The Book of Mormon: review

South Park creators Matt Stone and Trey Parker have put their love of musicals and obsession with Mormonism together, teaming up with Avenue Q‘s Robert Lopez to produce one of the most daring musical comedies to hit Broadway.

Jon Stewart notably whipped himself into a lather about it and the New York Times called it “the best musical of this century”, but is The Book of Mormon really that good? I went along to find out.


This show has been garnering more plaudits than any show in recent memory. In addition to the almost universal critical acclaim, the show scooped the Tonys this year, picking up 9 wins from 14 nominations, including ‘Best Musical’ and ‘Best Original Score’.


The music is good, but don’t expect to hear any renditions on American Idol. As you might expect, the songs work better as musical skits than powerful Broadway show-stoppers.

Opening number ‘Hello’ sets up the show perfectly and is one of the best pieces in the show, along with ‘Two by Two’, ‘All-American Prophet’, ‘Turn It Off’, and closing number ‘Tomorrow is a Latter Day’. It’s no coincidence that these are also the biggest ensemble numbers.

Of the solo numbers, ‘I Believe’ works the best.

My companion also felt the ‘Spooky Mormon Hell Dream’ sequence went on too long, though I actually enjoyed the transition into rock opera for a few minutes.


There are no weak links in the cast, though the real star of the show is the writing.

Josh Gad is undoubtedly the best of the leads, but as quirky nerd Arnold Cunningham he’s also given the most with which to work. It’s one of those performances where you struggle to think who else could have played the part if Gad wasn’t available.

Andrew Rannells, as an idealistic Elder Price determined to make his mark, plays straight man for the most part and handles the role capably but without distinction. Nikki M James won the show’s only acting Tony award with ‘Best Featured Actress in a Musical’, no doubt for her ability to introduce an emotional core to a show where people are singing about their scrotums.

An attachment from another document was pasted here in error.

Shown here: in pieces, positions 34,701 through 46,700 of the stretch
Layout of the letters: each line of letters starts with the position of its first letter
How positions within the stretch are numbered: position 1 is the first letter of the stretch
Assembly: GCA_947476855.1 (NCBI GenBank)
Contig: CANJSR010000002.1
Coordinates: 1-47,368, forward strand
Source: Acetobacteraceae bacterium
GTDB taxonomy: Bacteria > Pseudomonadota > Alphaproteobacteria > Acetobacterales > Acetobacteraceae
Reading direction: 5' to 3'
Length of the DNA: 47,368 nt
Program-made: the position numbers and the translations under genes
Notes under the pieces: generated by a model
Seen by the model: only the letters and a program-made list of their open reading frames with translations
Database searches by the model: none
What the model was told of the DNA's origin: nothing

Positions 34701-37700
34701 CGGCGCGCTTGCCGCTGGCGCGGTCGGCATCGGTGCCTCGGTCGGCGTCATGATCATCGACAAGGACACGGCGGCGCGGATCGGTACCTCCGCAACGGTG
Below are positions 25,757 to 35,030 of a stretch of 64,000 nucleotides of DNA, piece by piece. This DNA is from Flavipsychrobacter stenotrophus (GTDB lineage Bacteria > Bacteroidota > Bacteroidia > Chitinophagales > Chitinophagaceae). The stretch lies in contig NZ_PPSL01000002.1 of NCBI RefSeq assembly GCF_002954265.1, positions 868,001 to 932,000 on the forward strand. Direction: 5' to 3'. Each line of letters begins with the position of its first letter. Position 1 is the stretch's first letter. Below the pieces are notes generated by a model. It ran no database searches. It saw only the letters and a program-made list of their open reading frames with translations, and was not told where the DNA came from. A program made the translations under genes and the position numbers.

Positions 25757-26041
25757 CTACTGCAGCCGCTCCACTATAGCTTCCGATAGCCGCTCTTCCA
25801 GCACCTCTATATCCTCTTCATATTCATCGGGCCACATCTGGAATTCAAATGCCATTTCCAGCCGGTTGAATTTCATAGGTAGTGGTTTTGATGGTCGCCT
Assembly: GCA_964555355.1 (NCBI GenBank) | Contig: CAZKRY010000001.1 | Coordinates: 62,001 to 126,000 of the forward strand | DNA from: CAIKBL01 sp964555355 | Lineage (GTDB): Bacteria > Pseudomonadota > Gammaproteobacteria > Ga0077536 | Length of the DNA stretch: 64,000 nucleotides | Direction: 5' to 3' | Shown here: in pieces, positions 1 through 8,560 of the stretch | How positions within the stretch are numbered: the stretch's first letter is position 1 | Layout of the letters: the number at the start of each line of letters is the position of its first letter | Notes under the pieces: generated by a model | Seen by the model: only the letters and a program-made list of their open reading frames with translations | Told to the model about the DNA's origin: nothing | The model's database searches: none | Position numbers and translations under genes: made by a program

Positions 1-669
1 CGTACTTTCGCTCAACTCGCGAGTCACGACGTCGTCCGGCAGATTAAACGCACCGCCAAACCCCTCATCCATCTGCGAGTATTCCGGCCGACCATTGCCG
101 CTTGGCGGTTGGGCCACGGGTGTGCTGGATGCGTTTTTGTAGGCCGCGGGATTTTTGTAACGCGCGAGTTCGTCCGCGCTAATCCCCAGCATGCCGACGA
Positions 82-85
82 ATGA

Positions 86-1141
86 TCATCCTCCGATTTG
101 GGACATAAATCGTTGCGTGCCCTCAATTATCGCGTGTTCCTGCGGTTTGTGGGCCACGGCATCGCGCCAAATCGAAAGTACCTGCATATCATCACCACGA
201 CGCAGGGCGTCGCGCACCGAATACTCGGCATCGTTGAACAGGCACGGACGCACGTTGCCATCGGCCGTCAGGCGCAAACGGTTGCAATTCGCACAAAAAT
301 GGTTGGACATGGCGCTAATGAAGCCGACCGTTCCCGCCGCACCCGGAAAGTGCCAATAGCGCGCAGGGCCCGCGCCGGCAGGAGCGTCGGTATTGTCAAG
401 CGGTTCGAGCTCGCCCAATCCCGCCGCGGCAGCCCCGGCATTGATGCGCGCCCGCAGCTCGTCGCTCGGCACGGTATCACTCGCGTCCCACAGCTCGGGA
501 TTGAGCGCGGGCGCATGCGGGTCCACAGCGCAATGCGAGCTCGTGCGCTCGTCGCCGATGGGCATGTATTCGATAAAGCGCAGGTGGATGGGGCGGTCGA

Is it funny?

In a word, yes. The Stone/Parker team haven’t had to soften their approach too much for Broadway, hence the aforementioned scrotum jokes. They also manage to find gags with AIDS, civil war and child rape, so it’s not going to be to everyone’s taste.

My main criticism would be that there are times when you don’t know when they’re attempting to parody sentimentalism and when they’re really trying to be sentimental.

This isn’t the first time I think the Parker/Stone team have had this problem. Their short-lived series That’s My Bush was intended as a parody of multi-camera sitcoms, but ended up relying on many of the comic devices it was trying to lampoon for humour.

As such, it’s hard to tell whether they want us to be carried along when the material gets emotional or rolling our eyes, as with hokey songs about friendship like ‘I Am Here For You’.

The Book of Mormon is something that does try to have a heart. While it does sneer at Mormonism somewhat, it does not sneer at faith. Mormons are depicted as being a little self-deluded, but not sinister or in any way malevolent. This chimes with the Stone/Parker depcition of Mormons in Orgazmo and South Park, where members of the church are usually shown as well-meaning simpletons.

Worth it?

Definitely. The Book of Mormon lives up to its reputation as one of the funniest musicals ever made. This is a landmark show that will surely tour throughout the world over the next few years.

Tickets and further details at the Book of Mormon website.